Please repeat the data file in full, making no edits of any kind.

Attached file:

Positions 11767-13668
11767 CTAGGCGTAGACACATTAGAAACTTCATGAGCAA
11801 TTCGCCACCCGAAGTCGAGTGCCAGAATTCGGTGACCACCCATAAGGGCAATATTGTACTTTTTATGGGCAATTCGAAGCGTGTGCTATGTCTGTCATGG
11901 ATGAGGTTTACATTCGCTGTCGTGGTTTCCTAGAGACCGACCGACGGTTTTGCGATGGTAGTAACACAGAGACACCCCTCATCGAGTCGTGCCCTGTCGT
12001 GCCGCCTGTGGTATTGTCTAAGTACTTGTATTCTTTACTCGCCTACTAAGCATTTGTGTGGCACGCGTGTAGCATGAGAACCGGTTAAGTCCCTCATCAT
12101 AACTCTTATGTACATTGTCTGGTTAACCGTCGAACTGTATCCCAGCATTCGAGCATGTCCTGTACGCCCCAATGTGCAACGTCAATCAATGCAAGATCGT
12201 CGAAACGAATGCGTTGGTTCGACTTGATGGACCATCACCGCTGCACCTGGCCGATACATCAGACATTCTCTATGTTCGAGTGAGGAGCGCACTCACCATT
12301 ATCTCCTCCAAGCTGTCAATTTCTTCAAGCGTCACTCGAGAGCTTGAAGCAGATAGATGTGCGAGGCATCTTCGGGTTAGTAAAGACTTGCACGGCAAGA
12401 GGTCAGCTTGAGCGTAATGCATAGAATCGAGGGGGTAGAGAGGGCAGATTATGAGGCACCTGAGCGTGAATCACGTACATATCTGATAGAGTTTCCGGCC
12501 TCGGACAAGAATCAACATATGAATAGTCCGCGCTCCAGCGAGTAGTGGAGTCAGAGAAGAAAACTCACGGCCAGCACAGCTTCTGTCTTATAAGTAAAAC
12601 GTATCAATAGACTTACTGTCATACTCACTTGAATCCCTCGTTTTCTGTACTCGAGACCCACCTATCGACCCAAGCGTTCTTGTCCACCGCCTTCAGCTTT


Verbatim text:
Positions 11767-13668
11767 CTAGGCGTAGACACATTAGAAACTTCATGAGCAA
11801 TTCGCCACCCGAAGTCGAGTGCCAGAATTCGGTGACCACCCATAAGGGCAATATTGTACTTTTTATGGGCAATTCGAAGCGTGTGCTATGTCTGTCATGG
11901 ATGAGGTTTACATTCGCTGTCGTGGTTTCCTAGAGACCGACCGACGGTTTTGCGATGGTAGTAACACAGAGACACCCCTCATCGAGTCGTGCCCTGTCGT
12001 GCCGCCTGTGGTATTGTCTAAGTACTTGTATTCTTTACTCGCCTACTAAGCATTTGTGTGGCACGCGTGTAGCATGAGAACCGGTTAAGTCCCTCATCAT
12101 AACTCTTATGTACATTGTCTGGTTAACCGTCGAACTGTATCCCAGCATTCGAGCATGTCCTGTACGCCCCAATGTGCAACGTCAATCAATGCAAGATCGT
12201 CGAAACGAATGCGTTGGTTCGACTTGATGGACCATCACCGCTGCACCTGGCCGATACATCAGACATTCTCTATGTTCGAGTGAGGAGCGCACTCACCATT
12301 ATCTCCTCCAAGCTGTCAATTTCTTCAAGCGTCACTCGAGAGCTTGAAGCAGATAGATGTGCGAGGCATCTTCGGGTTAGTAAAGACTTGCACGGCAAGA
12401 GGTCAGCTTGAGCGTAATGCATAGAATCGAGGGGGTAGAGAGGGCAGATTATGAGGCACCTGAGCGTGAATCACGTACATATCTGATAGAGTTTCCGGCC
12501 TCGGACAAGAATCAACATATGAATAGTCCGCGCTCCAGCGAGTAGTGGAGTCAGAGAAGAAAACTCACGGCCAGCACAGCTTCTGTCTTATAAGTAAAAC
12601 GTATCAATAGACTTACTGTCATACTCACTTGAATCCCTCGTTTTCTGTACTCGAGACCCACCTATCGACCCAAGCGTTCTTGTCCACCGCCTTCAGCTTT